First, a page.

Almost 2,000 people have been confirmed dead and more than 5,000 remain missing, nine days after the double disasters of a magnitude 7.5 earthquake and 10-foot tsunami, which hit the island of Sulawesi, Indonesia, on Sept. 28.
The death toll now stands at 1,948, according to Indonesian authorities on Monday.
They had earlier confirmed that rescue efforts will finally stop on Thursday, two weeks after the events took place.
At a news conference in Jakarta on Sunday, Sutopo Purwo Nugroho, a spokesperson for Indonesia's disaster agency, BNPB, said that authorities were still working to confirm how many people were missing from villages where buildings had been sucked into liquefying mud.
Nightmarish conditions were seen across Sulawesi following the tsunami — several areas that were subjected to liquefaction, where soil turns to liquid and swallows up entire buildings, in some cases burying their occupants.
Hundreds of the dead who have been identified have been buried in mass graves in order to prevent the spread of disease.
Aid has begun to reach some of the more remote areas of the island, including the Sigi district, according to Al Jazeera, where waves of mud and rock have devastated villages, and in some cases dragged bodies 4 kilometers from their original locations. "They fear half of the population here is dead," Al Jazeera's Jamela Alindogan, who is on the scene, said.
More aid was also beginning to reach the remote parts of Palu and Donggala, according to a statement issued by the International Federation of the Red Cross.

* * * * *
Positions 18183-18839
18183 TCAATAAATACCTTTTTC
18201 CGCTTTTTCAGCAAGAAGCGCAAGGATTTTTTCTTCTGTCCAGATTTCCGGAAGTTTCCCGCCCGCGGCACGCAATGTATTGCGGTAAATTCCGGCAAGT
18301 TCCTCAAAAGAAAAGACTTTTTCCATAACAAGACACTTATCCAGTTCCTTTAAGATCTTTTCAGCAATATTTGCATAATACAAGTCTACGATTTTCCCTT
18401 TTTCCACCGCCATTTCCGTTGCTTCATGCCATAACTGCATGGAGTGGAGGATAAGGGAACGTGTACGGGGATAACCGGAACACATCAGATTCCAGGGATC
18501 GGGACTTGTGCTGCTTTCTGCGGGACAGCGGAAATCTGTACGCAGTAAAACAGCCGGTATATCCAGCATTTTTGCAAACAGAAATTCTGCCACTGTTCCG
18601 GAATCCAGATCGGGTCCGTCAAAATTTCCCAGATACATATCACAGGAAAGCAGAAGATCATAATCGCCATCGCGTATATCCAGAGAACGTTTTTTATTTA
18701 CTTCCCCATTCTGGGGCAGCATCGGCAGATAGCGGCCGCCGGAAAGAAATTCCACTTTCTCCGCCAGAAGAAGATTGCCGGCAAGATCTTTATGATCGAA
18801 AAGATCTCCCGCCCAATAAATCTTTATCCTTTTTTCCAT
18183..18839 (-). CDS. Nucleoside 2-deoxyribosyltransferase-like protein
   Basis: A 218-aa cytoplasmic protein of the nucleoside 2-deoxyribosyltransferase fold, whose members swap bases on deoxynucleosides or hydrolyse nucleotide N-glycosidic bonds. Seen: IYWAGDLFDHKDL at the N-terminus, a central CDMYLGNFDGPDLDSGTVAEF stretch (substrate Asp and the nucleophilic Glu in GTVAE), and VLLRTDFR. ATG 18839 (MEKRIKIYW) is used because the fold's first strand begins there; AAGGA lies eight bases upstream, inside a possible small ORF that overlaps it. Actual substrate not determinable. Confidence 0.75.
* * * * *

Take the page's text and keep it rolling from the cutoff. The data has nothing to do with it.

Aid workers are focusing on getting clean water, food, and medical assistance to those who have survived the disaster. A series of mobile health clinics have been established across Sulawesi, according to the Indonesian Red Cross.
"More and more aid is arriving every day — a plane has just arrived with generators and tarpaulins from the government of New Zealand — and 70 tons of Red Cross relief goods are on their way to Palu," IFRC spokesperson Iris van Deinse said.
“Many roads are still impassible, and access is still a major challenge, but we are bringing goods in by boat and volunteers are carrying aid to isolated communities on foot," she continued.
“The shock and trauma here is palpable, and the area is still affected by aftershocks a week after the disaster. Red Cross teams are doing everything they can to comfort survivors and evacuate them to safer areas of the island.”
Aid workers with the Indonesian Red Cross are also working to escort survivors, from areas including Petobo and Balaroa, to safety.